The White House Communications Staff and Press office are still managing the fall out of last week’s leak of Kelly Sadler’s joke in a closed door meeting about John McCain’s opinion not mattering because he “is dying anyway”. In the face of perpetual leaks, the White House is conducting an internal review of the leak, but has not yet determined who leaked the embarrassing statement. Pinpointing the leak has been difficult as the job of staffers and aids is to interact with the press on a daily basis and leakers go out of their way to cover their tracks.
After Kellyann Conway told Fox News that personnel changes can be expected and President Trump tweeted that leakers are “traitors and cowards”, rumors of firings and a restructuring of the communications team has led to staffers to worry that people will be fired, guilty or not, as an example, Politico reports.
In this White House, one former administration official said, media stories can become so intense and frequent that they “hit a critical mass,” turn into an echo chamber, and something must be done to stop the negative headlines and the president’s displeasure.
People could be canned, in other words, to set an example for others.
“The mood is bad. They are serious, and somebody will pay the price,” said the former administration official. “While there have always been a lot of internal leaks, in this particular case, it was easy to isolate where it was coming from because it happened in a communications meeting.”
The White House deputy press secretary Raj Shah admits there discussions of staff changes but states no announcements are forthcoming. Staffers, though, anticipate changes could come as early as today.
In the wake of the latest major leaks, the daily Communications meetings have been suspended indefinitely and the Communications and Press office teams have opted to meet in smaller groups, a Senior White House official tells CNN. After the leak of Sadler’s joke, Press Secretary Sarah Sanders angrily stated at a subsequent Communications meeting that “I am sure this conversation will leak, too. And that’s just disgusting.” That comment and others were quickly leaked to the media.
Furor over the comment has deepened the split between the Press Office, a small staff headed by Sarah Huckabee Sanders, and the larger Communications team, led by Mercedes Schlapp. Division and infighting between the two teams, consisting of former RNC members and Trump loyalists, has been exacerbated by the exit of Hope Hicks, former White House Communications director, who was able to bridge the divide between the two teams.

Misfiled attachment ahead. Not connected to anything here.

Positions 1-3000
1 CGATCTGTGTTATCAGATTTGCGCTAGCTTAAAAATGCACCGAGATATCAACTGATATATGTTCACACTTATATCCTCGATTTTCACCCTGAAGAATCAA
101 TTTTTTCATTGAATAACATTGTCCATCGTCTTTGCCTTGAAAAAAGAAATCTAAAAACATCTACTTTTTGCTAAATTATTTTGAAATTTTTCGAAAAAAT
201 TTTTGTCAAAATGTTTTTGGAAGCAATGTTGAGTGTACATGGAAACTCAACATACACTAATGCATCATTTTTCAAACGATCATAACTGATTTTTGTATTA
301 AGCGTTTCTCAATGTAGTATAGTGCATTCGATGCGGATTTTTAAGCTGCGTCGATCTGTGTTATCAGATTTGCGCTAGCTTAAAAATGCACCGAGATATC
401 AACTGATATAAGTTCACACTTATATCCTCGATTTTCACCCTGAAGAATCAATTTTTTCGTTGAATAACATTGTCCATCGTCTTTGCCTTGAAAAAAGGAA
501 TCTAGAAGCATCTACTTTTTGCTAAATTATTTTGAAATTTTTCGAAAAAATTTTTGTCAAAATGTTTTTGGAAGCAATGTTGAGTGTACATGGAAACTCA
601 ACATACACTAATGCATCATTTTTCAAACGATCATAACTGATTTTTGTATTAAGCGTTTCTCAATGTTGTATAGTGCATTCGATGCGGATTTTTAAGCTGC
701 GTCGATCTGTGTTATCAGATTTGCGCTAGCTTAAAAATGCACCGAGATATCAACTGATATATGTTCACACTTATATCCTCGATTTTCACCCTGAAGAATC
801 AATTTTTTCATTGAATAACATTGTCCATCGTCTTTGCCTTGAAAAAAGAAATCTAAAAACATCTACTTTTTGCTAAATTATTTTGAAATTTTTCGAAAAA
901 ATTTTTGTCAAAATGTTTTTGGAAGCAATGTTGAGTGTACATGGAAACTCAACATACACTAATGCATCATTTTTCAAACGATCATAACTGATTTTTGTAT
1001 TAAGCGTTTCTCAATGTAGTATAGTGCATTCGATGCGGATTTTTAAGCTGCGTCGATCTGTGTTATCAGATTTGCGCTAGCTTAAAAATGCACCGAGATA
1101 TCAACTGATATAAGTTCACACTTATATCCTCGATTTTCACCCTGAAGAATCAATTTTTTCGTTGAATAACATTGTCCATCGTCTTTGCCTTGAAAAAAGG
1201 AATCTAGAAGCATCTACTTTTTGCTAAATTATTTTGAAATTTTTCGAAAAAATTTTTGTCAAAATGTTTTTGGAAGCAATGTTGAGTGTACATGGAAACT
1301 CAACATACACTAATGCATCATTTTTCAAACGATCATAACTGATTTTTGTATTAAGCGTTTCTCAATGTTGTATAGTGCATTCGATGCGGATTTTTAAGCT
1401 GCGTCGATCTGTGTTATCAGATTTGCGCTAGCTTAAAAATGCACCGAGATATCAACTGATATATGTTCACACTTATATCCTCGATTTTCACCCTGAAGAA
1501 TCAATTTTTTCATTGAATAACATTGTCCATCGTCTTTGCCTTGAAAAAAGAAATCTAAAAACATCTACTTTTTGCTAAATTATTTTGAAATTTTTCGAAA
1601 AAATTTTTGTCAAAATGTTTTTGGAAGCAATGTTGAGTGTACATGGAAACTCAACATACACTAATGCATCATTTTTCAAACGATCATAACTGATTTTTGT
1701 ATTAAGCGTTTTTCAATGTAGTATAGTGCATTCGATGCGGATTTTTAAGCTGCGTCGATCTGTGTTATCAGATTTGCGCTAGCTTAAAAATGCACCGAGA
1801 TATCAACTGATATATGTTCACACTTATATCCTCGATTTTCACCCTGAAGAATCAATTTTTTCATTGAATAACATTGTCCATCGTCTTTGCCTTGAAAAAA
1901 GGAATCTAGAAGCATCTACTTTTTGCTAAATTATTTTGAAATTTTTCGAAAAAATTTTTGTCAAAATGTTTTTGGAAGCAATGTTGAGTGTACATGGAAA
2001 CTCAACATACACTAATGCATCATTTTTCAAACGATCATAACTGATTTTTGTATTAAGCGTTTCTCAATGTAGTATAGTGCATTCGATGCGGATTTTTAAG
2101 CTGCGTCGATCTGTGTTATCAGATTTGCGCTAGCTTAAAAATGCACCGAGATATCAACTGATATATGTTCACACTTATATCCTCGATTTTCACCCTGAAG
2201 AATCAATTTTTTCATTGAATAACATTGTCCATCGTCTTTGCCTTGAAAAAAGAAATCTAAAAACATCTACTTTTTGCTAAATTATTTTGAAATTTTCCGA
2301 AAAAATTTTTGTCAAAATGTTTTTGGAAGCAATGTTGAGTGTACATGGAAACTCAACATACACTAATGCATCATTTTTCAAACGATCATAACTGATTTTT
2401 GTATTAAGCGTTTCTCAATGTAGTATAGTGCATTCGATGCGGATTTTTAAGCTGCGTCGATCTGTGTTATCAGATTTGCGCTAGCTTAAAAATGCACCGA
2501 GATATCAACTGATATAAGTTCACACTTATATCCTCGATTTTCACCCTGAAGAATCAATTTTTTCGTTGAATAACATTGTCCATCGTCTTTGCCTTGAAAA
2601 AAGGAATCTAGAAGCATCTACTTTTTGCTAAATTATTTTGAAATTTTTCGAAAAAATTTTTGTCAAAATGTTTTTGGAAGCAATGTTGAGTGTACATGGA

Some officials doubt that personnel changes will solve the deeper problems. One Republican close to the White House points out to Politico that the President himself is the problem.
“If you’re mad at the boss, then you don’t care if settling the score distracts from his message. That’s the culture Trump has bred. It will never change,” said one Republican strategist with close ties to White House staff. “Trump has bred a totally dysfunctional and disloyal atmosphere. He is the reason why the White House operates this way. If he’s unhappy with it, then he should look in the mirror.”
Why It Matters
The White House is home to the leader of the free world and how that White House is managed is a clue to the man at the helm.
That the President has fostered an environment of chaos, division, and paranoia is not just an embarrassment but a detriment to the nation. A staff that is more concerned about leaking, or being framed by someone who is a leaker, is a staff that is not doing the job that we the people are paying for them to do.
The world in 2018 poses many threats and the nation is being ripped apart by partisan strife. Donald Trump thrives on chaos but the nation does not: the stakes are too high. Firing staffers who may or may not be guilty to make an example to the unrepentant leakers is not going to solve the deep and profound troubles the White House is experiencing. The day to day management of the White House is not a reality show and the tagline “You’re Fired” isn’t conducive to governance.